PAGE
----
The invisible cat – time budget in lynx in two large Swedish zoos

University essay from SLU/Dept. of Animal Environment and Health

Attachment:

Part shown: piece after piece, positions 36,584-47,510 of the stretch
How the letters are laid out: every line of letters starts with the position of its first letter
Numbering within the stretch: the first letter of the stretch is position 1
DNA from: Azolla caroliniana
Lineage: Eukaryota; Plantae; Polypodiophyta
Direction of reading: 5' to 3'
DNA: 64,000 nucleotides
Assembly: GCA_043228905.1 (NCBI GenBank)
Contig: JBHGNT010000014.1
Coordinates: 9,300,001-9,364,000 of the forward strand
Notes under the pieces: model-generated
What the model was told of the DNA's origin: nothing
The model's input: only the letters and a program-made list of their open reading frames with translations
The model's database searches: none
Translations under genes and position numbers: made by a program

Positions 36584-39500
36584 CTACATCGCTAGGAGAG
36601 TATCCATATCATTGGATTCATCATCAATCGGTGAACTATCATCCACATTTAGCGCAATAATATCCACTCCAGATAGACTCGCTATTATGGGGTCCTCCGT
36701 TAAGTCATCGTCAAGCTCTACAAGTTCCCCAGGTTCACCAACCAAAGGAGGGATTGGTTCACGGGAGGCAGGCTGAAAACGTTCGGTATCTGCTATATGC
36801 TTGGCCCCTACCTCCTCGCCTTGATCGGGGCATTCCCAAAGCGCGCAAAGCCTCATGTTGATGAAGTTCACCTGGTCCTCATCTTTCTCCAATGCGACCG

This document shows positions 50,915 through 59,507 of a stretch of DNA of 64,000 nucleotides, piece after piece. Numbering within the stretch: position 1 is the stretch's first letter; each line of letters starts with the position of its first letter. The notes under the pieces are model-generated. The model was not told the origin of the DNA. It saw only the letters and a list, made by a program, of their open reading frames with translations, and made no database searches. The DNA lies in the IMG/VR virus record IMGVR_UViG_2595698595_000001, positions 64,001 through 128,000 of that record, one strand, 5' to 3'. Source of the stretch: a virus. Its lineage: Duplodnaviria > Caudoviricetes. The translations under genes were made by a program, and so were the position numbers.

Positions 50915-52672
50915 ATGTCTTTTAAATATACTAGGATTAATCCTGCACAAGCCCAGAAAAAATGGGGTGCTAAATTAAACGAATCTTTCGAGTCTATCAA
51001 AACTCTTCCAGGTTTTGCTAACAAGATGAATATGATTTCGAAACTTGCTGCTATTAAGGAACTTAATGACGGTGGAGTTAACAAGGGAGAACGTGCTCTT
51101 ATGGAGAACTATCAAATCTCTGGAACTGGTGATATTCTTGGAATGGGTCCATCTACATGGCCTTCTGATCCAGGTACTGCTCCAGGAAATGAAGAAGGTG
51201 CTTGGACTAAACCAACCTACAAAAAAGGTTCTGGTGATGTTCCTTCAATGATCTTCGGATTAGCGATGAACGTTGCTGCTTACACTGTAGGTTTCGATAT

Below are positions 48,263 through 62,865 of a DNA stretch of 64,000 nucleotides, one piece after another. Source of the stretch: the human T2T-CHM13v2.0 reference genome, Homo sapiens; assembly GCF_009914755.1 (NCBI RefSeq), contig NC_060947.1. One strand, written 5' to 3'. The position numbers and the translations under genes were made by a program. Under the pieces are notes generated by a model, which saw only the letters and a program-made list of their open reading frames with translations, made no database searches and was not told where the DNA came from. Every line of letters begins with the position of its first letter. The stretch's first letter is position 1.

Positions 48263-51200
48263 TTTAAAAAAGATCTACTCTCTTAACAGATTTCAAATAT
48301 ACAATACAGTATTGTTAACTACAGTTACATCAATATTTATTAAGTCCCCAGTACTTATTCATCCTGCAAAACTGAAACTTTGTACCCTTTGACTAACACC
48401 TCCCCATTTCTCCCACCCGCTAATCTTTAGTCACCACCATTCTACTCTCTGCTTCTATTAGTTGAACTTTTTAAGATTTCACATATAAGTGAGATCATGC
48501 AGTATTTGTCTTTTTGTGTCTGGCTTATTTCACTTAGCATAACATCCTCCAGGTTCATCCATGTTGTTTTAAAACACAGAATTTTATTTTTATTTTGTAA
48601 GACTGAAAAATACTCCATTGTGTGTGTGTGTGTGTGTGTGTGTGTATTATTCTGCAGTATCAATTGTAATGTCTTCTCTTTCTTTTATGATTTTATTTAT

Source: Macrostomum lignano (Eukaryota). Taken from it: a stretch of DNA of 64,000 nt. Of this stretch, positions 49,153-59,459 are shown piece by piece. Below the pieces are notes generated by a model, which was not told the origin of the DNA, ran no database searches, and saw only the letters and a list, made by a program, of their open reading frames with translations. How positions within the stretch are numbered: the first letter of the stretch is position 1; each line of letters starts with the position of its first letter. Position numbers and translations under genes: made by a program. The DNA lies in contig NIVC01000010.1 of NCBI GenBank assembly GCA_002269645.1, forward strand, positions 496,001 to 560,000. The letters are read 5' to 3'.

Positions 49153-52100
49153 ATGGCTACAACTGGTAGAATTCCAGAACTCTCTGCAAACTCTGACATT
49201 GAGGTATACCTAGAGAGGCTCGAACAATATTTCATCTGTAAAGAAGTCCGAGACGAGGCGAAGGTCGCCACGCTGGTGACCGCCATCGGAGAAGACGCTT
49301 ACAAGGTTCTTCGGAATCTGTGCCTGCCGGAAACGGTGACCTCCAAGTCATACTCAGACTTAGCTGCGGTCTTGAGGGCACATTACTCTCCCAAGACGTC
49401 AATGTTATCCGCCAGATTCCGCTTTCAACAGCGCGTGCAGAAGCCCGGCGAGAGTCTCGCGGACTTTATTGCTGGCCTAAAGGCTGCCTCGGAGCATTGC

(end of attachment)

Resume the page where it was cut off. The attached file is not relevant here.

Abstract: Felids are solitary crepuscular animals, many of them with large home ranges. Due to the expansion of humanity many of them are also endangered and part of conservation programs. To manage felids in captivity with optimal welfare presents several problems. Stereotypic behaviours are frequent and breeding successes falter. Even though much work already is done to enrich and improve the life of felids in captivity more research is needed to find possible causes to decline in welfare. Coordinated studies of various species of felids in multiple zoos using the same methodology are scarce. This study is a part of the first such coordinated study of several felids in Sweden and the aim of the study was to research the time budget and activity pattern of the Eurasian lynx in two Swedish zoos. In order to find out if the lynx keeps a natural activity pattern in captivity or has adapted to the zoo’s time-line the aim of the study was to address the following questions; How active or passive are the lynx in captivity? How much are they seen by the visitors? Does stereotypic pacing occur and if so, is the behaviour an indication of decreased animal welfare? Are there any differences between Borås Zoo and Nordens Ark in these aspects? And if there are any differences, in what way are they expressed and why? During day-time the most common registration of the lynxes in total was out of sight as was also the most common registration of the lynxes in Borås Zoo. At Nordens Ark the lynx were laying or sleeping almost 40% of the time. Research has shown that felids in captivity lower their activity level when visitors are present. Whether the passivity was an expression of natural day-time behaviour or because of decreased welfare could not be determined in this study. The lynx at Nordens Ark are both more active and more visible than the lynx in Borås Zoo. The level of activity varied greatly between the individuals (15, 35, 43, 53 and 80 % respectively) but all animals show a drop in activity during midday. Stereotypic pacing differed among the animals. It was more common in males and in Borås Zoo but the variation over time is very much alike in the two most frequently pacing animals although they are from different zoos. There is no detectable pattern in the stereotypic pacing by those individuals and further research is needed to find the cause to the behaviour, the best way to counter it and to assure optimal welfare.

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